Morning Has Broken

GodTube Staff Morning Has Broken
"Morning Has Broken" is a popular and well-known Christian hymn first published in 1931. It has words by English author Eleanor Farjeon and was inspired by the village of Alfriston in East Sussex, then set to a traditional Scottish Gaelic tune known as "Bunessan." It is often sung in children's services and in Funeral services

Morning has broken like the first morning
Blackbird has spoken like the first bird
Praise for the singing
Praise for the morning
Praise for them springing fresh from the world

Sweet the rain's new fall, sunlit from heaven
Like the first dewfall on the first grass
Praise for the sweetness of the wet garden
Sprung in completeness where his feet pass

Mine is the sunlight
Mine is the morning
Born of the one light Eden saw play
Praise with elation, praise ev'ry morning
God's recreation of the new day

Morning has broken like the first morning
Blackbird has spoken like the first bird
Praise for the singing
Praise for the morning
Praise for them springing fresh from the world

Songwriters Eleanor Farjeon Published by BMG Rights Management US, LLC

The Story Behind Morning Has Broken

The hymn originally appeared in the second edition of Songs of Praise (published in 1931), to the tune "Bunessan," composed in the Scottish Islands. In Songs of Praise Discussed, the editor, Percy Dearmer, explains that as there was a need for a hymn to give thanks for each day, English poet and children's author Eleanor Farjeon had been "asked to make a poem to fit the lovely Scottish tune." A slight variation on the original hymn, also written by Eleanor Farjeon, can be found in the form of a poem contributed to the anthology Children's Bells, under Farjeon's new title, "A Morning Song (For the First Day of Spring)," published by Oxford University Press in 1957. The song is noted in 9/4 time but with a 3/4 feel.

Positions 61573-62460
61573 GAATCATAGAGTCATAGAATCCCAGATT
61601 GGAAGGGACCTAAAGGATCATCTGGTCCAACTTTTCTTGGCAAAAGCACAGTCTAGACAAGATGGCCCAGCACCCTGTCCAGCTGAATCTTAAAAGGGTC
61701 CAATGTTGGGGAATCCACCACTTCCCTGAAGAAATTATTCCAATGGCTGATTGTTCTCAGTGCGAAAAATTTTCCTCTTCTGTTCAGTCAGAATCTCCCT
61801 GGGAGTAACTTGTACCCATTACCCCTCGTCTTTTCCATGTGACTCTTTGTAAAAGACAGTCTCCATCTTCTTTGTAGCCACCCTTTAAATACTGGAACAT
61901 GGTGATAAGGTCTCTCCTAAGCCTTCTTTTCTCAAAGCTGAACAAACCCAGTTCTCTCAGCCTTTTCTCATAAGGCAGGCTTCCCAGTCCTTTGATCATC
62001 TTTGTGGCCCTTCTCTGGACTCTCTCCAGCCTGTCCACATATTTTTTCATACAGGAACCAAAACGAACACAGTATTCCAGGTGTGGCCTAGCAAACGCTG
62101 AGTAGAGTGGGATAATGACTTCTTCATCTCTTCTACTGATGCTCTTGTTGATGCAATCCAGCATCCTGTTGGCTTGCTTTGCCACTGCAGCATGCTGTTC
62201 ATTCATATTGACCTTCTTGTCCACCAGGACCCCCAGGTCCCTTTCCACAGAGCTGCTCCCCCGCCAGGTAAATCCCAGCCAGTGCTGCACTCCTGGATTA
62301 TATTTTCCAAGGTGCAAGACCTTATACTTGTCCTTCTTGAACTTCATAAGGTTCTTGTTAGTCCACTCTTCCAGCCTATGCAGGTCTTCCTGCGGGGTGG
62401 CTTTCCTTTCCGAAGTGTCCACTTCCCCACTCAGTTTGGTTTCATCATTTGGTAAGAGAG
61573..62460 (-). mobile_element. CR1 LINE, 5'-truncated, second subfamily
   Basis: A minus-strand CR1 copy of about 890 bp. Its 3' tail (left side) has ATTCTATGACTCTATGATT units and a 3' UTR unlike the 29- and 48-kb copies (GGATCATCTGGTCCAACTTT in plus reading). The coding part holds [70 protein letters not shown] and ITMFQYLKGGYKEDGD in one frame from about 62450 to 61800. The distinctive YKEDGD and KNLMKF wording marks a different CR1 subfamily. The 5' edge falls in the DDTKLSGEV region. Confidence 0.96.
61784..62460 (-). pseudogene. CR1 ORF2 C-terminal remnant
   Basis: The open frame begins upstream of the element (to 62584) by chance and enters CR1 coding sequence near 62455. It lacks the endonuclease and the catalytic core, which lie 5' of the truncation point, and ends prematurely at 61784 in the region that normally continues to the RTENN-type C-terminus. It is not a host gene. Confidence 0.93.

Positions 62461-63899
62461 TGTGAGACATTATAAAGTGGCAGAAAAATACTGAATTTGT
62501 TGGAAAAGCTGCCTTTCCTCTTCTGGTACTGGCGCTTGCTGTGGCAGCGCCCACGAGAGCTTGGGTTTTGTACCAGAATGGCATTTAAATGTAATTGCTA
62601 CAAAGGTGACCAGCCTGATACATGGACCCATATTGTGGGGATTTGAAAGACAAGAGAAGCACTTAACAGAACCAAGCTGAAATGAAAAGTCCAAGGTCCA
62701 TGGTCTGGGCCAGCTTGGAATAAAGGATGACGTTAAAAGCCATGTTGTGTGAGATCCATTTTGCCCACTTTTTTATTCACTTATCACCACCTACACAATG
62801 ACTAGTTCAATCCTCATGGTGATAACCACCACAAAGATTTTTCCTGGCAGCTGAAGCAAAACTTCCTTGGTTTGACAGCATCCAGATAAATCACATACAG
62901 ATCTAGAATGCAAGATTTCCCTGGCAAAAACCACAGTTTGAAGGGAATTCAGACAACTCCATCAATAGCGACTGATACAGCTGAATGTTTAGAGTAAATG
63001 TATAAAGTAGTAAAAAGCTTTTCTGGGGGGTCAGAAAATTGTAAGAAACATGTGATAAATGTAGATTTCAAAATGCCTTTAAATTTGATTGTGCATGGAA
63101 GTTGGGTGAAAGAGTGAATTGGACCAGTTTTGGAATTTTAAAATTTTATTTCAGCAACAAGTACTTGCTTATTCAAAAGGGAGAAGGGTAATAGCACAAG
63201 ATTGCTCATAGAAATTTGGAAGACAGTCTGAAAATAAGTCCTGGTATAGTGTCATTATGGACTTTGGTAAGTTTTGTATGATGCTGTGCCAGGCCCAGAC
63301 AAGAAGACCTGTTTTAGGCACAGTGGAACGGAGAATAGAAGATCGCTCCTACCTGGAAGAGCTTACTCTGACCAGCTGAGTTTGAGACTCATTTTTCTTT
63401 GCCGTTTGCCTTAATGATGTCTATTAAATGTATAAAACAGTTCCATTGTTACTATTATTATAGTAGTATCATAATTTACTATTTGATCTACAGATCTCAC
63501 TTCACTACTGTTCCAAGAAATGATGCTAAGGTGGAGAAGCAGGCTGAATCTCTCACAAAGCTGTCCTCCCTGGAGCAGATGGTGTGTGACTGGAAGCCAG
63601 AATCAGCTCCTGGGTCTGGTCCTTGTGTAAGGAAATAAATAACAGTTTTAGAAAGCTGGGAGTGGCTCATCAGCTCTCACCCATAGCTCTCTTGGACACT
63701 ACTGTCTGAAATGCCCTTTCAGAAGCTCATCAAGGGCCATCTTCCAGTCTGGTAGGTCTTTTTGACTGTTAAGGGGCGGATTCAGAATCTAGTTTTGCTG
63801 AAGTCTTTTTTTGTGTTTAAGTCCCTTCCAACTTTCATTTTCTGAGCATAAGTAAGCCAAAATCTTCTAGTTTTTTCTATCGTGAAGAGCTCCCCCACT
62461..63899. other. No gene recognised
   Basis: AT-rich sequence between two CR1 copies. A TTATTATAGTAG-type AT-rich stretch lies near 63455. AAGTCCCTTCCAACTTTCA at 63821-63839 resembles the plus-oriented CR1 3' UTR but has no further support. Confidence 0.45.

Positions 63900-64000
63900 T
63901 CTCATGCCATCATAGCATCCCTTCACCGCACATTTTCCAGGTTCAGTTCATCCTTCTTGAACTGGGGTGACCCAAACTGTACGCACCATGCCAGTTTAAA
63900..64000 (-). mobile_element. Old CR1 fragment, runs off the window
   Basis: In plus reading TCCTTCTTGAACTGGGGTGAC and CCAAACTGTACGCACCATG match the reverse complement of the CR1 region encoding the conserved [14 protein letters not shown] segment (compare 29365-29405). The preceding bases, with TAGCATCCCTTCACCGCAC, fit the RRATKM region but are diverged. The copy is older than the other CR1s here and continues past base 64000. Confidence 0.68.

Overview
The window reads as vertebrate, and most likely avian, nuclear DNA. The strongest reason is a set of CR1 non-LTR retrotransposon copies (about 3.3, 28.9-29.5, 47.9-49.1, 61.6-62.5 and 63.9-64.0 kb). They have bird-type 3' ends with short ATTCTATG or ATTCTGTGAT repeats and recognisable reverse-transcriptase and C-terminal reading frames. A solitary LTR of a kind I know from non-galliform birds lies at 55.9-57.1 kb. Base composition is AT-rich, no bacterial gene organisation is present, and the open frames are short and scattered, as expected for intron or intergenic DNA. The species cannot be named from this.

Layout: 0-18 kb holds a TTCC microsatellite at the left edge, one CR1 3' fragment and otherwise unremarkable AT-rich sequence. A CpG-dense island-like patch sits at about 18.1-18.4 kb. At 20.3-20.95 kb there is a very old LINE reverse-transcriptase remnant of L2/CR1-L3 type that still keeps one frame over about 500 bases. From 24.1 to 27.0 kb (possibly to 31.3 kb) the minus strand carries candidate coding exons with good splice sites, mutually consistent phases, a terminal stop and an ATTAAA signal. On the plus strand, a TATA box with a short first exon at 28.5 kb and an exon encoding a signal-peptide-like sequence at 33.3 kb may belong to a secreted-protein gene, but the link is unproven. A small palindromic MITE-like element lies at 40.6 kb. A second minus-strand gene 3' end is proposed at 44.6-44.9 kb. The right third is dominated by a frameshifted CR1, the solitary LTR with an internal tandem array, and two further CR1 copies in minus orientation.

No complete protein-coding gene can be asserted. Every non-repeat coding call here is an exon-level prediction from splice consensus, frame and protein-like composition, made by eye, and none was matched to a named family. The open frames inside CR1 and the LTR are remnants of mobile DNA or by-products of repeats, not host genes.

"Bunessan" had been found in L. McBean's Songs and Hymns of the Gael, published in 1900.[5] Before Farjeon's words, the tune was used as a Christmas carol, which began "Child in the manger, Infant of Mary," translated from the Scottish Gaelic lyrics written by Mary MacDonald. The English-language Roman Catholic hymnal also uses the tune for the James Quinn hymns, "Christ Be Beside Me" and "This Day God Gives Me," both of which were adapted from the traditional Irish hymn St. Patrick's Breastplate. Another Christian hymn, "Baptized In Water," borrows the tune.


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Cat Stevens - Morning Has Broken
David Phelps - Morning Has Broken / Morning Chorus (Medley) [Live]

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